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ASAIO J. 2014 Mar-Apr;60(2):211-5. doi: 10.1097/MAT.0000000000000037.

Anticoagulation therapy trends in children supported by ventricular assist devices: a multi-institutional study.

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1
From the *Department of Pharmacy, Texas Children's Hospital, Houston, Texas; †Section of Pediatric Cardiology, Department of Pediatrics, Baylor College of Medicine, Houston, Texas; ‡Departments of Pathology and Immunology, Pediatrics, and Medicine, Baylor College of Medicine, Houston, Texas; and §Section of Hematology and Oncology, Department of Pediatrics, Baylor College of Medicine, Houston, Texas.

Abstract

Ventricular assist device (VAD) use in children has increased dramatically. There are currently few data regarding trends in anticoagulation management for pediatric VADs. A retrospective cohort study was conducted for patients with an International Classification of Diseases, Ninth Revision (ICD-9) code for VAD implantation from 2000 to 2011 from the Pediatric Health Information System database. Patient demographics, use of extracorporeal membrane oxygenation, orthotopic heart transplantation (OHT), disease states, and medications pertinent to the management of VAD anticoagulation were queried. Patients were grouped into 3 year time periods to evaluate trends in medication use over time. Four hundred sixty-six patients were identified with a median length of VAD therapy of 21 days (range 1-362 days). In-hospital mortality was 31.9%, and 54.5% underwent OHT. Length of VAD therapy and patients undergoing OHT increased, while mortality decreased. Patients received a median of two anticoagulant medications (range 0-6), one (range 0-4) antiplatelet medications, three (range 0-5) procoagulant medications, and one (range 0-3) antifibrinolytics. Patients received greater mean numbers of anticoagulant, procoagulant, antifibrinolytic, and antiplatelet agents, and the use of oral medications increased more than twofold over time. There is wide variability for in-hospital pediatric VAD anticoagulation management, with a significant increase in the use of oral agents in more recent years.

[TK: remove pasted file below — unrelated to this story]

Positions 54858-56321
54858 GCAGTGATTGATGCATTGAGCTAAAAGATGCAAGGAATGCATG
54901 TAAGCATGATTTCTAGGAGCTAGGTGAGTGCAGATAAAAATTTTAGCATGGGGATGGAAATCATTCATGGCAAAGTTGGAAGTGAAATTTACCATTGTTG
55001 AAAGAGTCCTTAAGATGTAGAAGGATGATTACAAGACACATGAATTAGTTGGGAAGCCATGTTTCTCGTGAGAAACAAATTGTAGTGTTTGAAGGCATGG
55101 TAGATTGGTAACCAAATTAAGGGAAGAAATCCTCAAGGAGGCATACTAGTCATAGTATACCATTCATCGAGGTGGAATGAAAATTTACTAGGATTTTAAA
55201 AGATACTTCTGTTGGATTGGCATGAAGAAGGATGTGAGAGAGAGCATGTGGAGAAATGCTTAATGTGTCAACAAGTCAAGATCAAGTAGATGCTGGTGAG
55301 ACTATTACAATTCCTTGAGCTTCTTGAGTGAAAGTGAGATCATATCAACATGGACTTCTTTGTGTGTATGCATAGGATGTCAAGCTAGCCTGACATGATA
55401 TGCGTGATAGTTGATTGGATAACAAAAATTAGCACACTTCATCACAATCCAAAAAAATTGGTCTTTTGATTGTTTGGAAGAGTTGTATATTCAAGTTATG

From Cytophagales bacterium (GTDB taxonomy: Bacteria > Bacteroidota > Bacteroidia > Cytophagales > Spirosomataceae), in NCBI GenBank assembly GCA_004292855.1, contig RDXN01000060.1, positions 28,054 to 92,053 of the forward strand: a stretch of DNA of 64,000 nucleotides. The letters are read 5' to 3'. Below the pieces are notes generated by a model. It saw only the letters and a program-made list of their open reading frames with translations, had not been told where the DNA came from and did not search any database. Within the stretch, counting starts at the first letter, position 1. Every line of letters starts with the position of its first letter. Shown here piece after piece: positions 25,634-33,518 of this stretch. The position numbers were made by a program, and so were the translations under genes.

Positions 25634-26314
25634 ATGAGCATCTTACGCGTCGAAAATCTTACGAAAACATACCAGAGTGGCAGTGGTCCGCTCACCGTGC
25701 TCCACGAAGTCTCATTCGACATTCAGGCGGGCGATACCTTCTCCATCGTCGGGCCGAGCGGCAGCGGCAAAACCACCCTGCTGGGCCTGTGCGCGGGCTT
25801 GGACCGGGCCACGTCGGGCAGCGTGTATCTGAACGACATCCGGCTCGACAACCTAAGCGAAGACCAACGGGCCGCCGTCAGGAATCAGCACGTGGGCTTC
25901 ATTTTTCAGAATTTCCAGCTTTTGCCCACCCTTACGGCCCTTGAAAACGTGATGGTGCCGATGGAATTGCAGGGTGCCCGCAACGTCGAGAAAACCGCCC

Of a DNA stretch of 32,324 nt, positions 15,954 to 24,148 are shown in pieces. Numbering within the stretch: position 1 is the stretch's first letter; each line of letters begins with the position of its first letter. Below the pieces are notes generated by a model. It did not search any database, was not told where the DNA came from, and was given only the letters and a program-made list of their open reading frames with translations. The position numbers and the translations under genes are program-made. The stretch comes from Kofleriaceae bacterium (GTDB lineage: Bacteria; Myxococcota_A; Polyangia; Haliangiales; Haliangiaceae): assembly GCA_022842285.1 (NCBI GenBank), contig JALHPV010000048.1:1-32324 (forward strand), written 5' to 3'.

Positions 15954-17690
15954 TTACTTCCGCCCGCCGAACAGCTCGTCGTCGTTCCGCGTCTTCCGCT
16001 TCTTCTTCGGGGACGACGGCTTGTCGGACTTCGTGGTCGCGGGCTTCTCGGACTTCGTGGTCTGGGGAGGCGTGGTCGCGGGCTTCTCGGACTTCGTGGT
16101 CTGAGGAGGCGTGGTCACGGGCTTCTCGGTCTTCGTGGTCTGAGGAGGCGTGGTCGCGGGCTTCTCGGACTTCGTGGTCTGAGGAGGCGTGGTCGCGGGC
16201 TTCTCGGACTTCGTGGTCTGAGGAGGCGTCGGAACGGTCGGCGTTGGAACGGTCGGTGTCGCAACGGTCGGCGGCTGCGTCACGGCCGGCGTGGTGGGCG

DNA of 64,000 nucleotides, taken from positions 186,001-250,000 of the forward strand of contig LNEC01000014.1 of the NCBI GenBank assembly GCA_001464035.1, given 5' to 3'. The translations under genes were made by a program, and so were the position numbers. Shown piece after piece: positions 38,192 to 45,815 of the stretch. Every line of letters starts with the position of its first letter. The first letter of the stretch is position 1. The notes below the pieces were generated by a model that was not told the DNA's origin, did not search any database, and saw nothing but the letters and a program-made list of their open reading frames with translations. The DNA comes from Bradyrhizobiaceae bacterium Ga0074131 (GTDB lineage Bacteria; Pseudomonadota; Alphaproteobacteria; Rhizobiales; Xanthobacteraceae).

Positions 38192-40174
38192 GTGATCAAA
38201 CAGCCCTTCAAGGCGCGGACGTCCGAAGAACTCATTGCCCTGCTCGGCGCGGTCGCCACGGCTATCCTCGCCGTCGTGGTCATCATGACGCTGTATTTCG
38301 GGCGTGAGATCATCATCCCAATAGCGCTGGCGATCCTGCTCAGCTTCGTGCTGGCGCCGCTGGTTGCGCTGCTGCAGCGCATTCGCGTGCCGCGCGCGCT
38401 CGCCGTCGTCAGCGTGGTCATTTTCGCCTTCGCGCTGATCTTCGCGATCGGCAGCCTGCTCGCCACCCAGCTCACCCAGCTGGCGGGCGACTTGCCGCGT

PMID:
24399058
DOI:
10.1097/MAT.0000000000000037
[Indexed for MEDLINE]

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